THOUSANDS of parents now face the daunting task of teaching their children from home, following the governments’ decision to close schools.

Primary and secondary schools have been told to move to remote learning for most pupils, whilst this year's GCSE and A-level exams have been cancelled for a second year running

The decision was made after the UK's chief medical officers recommended a move to Covid threat level five.

However, following an appeal by the Echo asking how parents and carers are planning on dealing with teaching from home, parents, teachers and students have responded with varying advice.

Some residents have suggested a structured routine to the day and a varied approach to learning.

Joanne Edwards said: “Have a routine but don't stress about it. Kids thrive on discipline and knowing what to do when which is why sticking to a normal school timetable can be helpful where possible.

“But obviously lots of other factors at home so you have to be flexible and not get too hung up on it. Just use it as a guide.”

Anna Grundill added: “Get them all together, let them play, have social skills and computing skills. They learn about life and happiness, responsibility, chores and duty of care from young age.

“Homeschooling is education.”

However, some key workers have expressed their deep concern and worry about caring for the offspring, let alone homeschooling.

Natalie Hodges said she has felt “stressed” since the government’s announcement on Monday evening.

She added: “My children have two critical workers, and the school is ‘dancing’ around the fact that they still need to go in.

“If I could stay home and keep them home I would.”

This was echoed by secondary school teacher Hayley Bennett, who said that she “feels sick” at the prospect of homeschooling her two children.

Some parents have advised that homeschooling cane conjure up a stressful environment in the household, and reiterated the self-care is equally important during these testing times.

“I never homeschooled and both my kids have SEN and degrees,” said Lucy Wilcox.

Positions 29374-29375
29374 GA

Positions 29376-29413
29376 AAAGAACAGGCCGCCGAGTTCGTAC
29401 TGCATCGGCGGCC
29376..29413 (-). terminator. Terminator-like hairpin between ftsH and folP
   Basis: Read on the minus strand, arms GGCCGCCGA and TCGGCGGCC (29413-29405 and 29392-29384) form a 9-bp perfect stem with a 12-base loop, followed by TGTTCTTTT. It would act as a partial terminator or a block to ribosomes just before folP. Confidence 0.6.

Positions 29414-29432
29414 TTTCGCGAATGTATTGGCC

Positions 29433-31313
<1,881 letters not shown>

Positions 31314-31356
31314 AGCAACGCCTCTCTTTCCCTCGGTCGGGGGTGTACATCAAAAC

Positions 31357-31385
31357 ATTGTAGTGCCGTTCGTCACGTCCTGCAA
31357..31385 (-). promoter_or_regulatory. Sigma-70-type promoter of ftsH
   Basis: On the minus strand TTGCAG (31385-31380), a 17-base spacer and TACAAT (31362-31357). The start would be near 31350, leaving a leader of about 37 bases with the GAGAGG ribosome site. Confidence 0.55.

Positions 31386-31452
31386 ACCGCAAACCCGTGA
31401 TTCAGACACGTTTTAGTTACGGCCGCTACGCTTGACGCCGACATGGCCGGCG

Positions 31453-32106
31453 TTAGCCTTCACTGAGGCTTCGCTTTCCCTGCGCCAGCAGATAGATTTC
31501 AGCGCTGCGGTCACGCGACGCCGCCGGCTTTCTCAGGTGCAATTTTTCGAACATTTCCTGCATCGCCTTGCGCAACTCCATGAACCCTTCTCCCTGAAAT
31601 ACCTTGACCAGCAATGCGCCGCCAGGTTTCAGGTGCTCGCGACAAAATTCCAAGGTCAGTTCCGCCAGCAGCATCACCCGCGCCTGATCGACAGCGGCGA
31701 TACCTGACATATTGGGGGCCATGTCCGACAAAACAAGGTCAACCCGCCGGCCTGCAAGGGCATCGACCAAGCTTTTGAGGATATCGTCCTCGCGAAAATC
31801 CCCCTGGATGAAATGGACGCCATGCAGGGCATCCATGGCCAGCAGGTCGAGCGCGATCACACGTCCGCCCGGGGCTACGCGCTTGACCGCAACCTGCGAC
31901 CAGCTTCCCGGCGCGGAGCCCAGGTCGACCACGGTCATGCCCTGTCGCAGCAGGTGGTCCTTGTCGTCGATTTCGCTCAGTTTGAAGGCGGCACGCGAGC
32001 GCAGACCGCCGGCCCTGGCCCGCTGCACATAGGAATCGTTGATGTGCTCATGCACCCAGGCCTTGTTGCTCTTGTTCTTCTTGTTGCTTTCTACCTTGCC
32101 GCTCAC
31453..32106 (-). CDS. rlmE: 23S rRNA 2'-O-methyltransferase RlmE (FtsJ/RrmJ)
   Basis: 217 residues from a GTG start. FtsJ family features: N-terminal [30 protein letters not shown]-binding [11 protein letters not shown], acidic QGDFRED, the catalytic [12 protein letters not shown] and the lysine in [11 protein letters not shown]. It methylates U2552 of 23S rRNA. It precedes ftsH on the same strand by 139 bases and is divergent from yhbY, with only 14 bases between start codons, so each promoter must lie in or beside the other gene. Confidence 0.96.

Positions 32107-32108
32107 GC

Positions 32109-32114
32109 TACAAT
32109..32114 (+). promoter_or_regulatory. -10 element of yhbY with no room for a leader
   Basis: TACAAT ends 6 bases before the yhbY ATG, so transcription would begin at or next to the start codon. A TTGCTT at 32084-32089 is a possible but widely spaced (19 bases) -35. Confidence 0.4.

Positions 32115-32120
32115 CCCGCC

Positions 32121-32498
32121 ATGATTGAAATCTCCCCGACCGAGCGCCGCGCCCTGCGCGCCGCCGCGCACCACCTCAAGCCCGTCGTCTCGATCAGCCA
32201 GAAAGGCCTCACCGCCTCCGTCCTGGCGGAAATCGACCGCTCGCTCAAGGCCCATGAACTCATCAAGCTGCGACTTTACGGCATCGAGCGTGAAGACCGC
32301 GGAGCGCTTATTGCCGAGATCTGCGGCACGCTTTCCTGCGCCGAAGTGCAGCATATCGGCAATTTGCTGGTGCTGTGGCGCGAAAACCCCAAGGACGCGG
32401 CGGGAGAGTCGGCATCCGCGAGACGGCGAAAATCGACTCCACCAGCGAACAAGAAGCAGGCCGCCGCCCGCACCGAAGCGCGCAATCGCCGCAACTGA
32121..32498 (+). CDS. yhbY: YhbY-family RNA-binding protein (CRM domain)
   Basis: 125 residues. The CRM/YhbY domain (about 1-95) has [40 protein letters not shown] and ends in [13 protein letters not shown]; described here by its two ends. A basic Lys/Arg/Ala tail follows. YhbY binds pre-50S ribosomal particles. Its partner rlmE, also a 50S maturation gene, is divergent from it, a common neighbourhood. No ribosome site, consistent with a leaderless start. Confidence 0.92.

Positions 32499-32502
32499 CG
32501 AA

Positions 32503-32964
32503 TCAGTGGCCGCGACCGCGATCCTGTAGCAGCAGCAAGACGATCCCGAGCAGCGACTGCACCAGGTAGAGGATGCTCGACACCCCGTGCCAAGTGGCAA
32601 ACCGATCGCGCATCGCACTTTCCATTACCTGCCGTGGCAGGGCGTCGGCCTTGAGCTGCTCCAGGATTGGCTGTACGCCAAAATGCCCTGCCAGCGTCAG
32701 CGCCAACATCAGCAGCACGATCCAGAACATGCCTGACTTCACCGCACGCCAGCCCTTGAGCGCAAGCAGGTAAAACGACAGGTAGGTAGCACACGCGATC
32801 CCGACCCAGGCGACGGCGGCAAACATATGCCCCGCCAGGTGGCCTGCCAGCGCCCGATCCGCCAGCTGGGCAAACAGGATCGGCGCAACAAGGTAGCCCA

“Please do not stress about schooling your children. Just learn about things and enjoy the time together.

“Learning is fun if not forced. Leave that to the professionals, with their excellent teaching degrees”

Jade April who has an almost four-year-old, said: “We planned to homeschool anyways.

“Nothing has changed here for us, but we do miss the soft play trips and potential friends we are missing out on which is very sad.

“It’s exhausting yes but I’m happy we are safe, and I hope others who have denied this is happening realise the importance of staying home as much as possible.

“I don’t know anyone who’s had or recovered from the coronavirus and I’d like to keep it that way.”

Many parents, however, have reminded others of the bigger picture, reiterating the same message to “count your blessings”.

Sarah Ward has had to spend years begging for education support for my two daughters who were both too unwell to attend school.

She said: “Count your blessings if you are at home with healthy children.

“Once they had exhausted all options to bully me and my children and following more huge struggles, they were finally given access to home learning via online and tutors.

“The older of the two was able to find what lit a fire inside her and will hopefully start a fashion design degree at Bournemouth Uni this year.

“Count your blessings those of you who function in our ableist world and who’s kids are miraculously being offered access to education from home.

“For anyone with illness or disability their reality is genuinely a struggle every day, Covid or no Covid.”

El Warren added: “Be kind to yourself. No one is superhuman.

“We all make mistakes. We all have different thresholds of tolerance and patience. So just be kind to yourself.”